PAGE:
Thursday, March 12, 2015


JSON (JavaScript Object Notation) is a language that describes structured data.

It features:
  • Simple "atomic" data: numbers, strings, boolean, and a "null" value.
  • Arrays, i.e. sequences of successive values.
  • Dictionaries ("objects" in JSON parlance), which simply are bunches of values indexed by string keys.
That's all. And that's enough.

I fell in love with JSON a few years ago. The reasons are both functional and technical.

Functionally, JSON is the result of what XML failed to be: a simple data exchange format with a straightforward ecosystem (no DTD, schema, validation, tools over layers and layers of tools and libraries), no frivolities (e.g. no data vs. attribute wars).

Technically, the JSON parser is also very simple. Its grammar is a straightforward descending grammar with no rollbacks. It means that at each point in the JSON text, given the past and current letter, you know exactly what may follow. If it fails: syntax error, out.

Since I love that format I had to build my own parser library: YacJP. That library allows to read and write JSON data using any kind of UTF-8 character streams, including simple C strings, file descriptors, and POSIX files.

It was the first of a few projects that followed in the same "object-like" style.

There will be more to follow... stay tuned!

Monday, March 2, 2015


A few days ago, I came across a very cool tool: Petit.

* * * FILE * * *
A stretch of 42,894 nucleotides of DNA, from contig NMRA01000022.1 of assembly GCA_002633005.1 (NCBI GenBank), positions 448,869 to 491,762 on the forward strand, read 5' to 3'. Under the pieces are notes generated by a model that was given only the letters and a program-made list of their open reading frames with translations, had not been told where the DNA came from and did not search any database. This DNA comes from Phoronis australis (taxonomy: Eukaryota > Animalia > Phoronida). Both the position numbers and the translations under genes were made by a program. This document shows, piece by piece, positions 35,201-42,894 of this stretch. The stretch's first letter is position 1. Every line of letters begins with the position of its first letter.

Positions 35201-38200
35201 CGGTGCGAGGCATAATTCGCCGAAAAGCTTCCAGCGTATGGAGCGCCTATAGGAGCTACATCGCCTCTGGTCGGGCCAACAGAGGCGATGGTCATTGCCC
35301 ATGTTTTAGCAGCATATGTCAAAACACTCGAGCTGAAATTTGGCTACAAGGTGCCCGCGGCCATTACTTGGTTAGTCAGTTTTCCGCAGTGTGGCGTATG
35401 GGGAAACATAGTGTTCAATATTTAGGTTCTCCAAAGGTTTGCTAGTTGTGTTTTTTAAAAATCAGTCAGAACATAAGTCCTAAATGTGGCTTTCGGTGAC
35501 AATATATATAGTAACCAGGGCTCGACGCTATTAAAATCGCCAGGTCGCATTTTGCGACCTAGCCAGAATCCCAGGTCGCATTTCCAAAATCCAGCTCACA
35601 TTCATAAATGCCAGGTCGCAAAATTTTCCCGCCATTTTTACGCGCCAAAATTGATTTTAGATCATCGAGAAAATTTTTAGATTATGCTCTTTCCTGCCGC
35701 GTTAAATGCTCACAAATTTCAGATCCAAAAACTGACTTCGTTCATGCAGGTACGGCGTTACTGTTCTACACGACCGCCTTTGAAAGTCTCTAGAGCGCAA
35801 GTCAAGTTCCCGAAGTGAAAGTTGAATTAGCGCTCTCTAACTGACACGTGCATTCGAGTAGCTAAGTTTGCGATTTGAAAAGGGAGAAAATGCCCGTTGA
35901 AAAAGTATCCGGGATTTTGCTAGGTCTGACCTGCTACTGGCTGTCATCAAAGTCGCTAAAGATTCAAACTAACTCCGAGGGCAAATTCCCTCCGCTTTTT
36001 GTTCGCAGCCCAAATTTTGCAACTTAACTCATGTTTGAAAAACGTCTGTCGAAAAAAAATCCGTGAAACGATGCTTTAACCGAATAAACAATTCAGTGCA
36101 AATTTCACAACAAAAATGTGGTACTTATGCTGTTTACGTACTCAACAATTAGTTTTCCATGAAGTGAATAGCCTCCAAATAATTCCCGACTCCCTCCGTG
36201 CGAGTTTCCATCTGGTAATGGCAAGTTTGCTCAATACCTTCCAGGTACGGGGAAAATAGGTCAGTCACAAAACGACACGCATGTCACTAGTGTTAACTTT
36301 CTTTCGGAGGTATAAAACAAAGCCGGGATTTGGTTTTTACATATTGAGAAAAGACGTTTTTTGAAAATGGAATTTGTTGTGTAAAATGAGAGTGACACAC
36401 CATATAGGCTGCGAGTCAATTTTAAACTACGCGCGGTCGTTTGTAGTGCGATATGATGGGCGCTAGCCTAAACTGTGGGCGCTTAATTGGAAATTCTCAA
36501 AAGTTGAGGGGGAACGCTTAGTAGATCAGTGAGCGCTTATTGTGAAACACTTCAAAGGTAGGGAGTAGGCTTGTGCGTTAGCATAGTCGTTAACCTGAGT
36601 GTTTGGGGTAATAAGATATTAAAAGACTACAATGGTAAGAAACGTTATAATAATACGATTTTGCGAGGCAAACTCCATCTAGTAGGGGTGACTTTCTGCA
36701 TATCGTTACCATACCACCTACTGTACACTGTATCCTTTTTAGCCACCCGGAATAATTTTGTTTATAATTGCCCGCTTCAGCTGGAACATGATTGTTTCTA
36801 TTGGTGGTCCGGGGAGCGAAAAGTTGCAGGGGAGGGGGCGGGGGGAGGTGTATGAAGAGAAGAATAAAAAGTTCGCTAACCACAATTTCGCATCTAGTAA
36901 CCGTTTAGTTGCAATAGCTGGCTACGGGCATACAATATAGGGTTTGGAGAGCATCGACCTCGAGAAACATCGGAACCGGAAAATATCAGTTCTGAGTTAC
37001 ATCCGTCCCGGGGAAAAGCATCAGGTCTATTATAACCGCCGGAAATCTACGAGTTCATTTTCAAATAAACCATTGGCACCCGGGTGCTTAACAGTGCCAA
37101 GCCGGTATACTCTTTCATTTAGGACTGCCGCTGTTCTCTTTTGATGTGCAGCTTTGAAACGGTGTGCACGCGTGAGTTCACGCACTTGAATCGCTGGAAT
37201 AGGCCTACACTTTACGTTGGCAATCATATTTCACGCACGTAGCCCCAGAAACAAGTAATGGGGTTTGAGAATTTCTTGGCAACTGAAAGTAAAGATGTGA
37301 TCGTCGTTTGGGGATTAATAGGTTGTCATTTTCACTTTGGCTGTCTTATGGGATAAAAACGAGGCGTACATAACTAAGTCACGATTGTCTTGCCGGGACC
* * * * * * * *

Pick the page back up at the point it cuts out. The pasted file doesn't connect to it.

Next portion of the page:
That tool helps filter standard Linux logs. Since I have my own (small) server, I need that kind of tool.

My server is really small: a Cubieboard, with a Debian distro. It has an internet fa├žade so I must at least cursolily read its logs. That's, hem, tedious. I am not at ease with the admin side of machines.

Back to the topic: Cubieboard is good, but it is not fast. Petit is written in Python; I needed something faster. So I wrote ExP, a Petit clone in plain C.

Well, "plain" is not really accurate. I am an object hacker deep inside. My C code is written in a modular fashion with a lot of encapsulation (static functions) and interfaces (structs with functions).

I find that way of programming usually enough to implement a basic OO design; the remaining of the object paradigm is usually useful in very few cases. When I need that, I switch to Eiffel, but most people won't follow there. Oh, well...

The project | Debian packages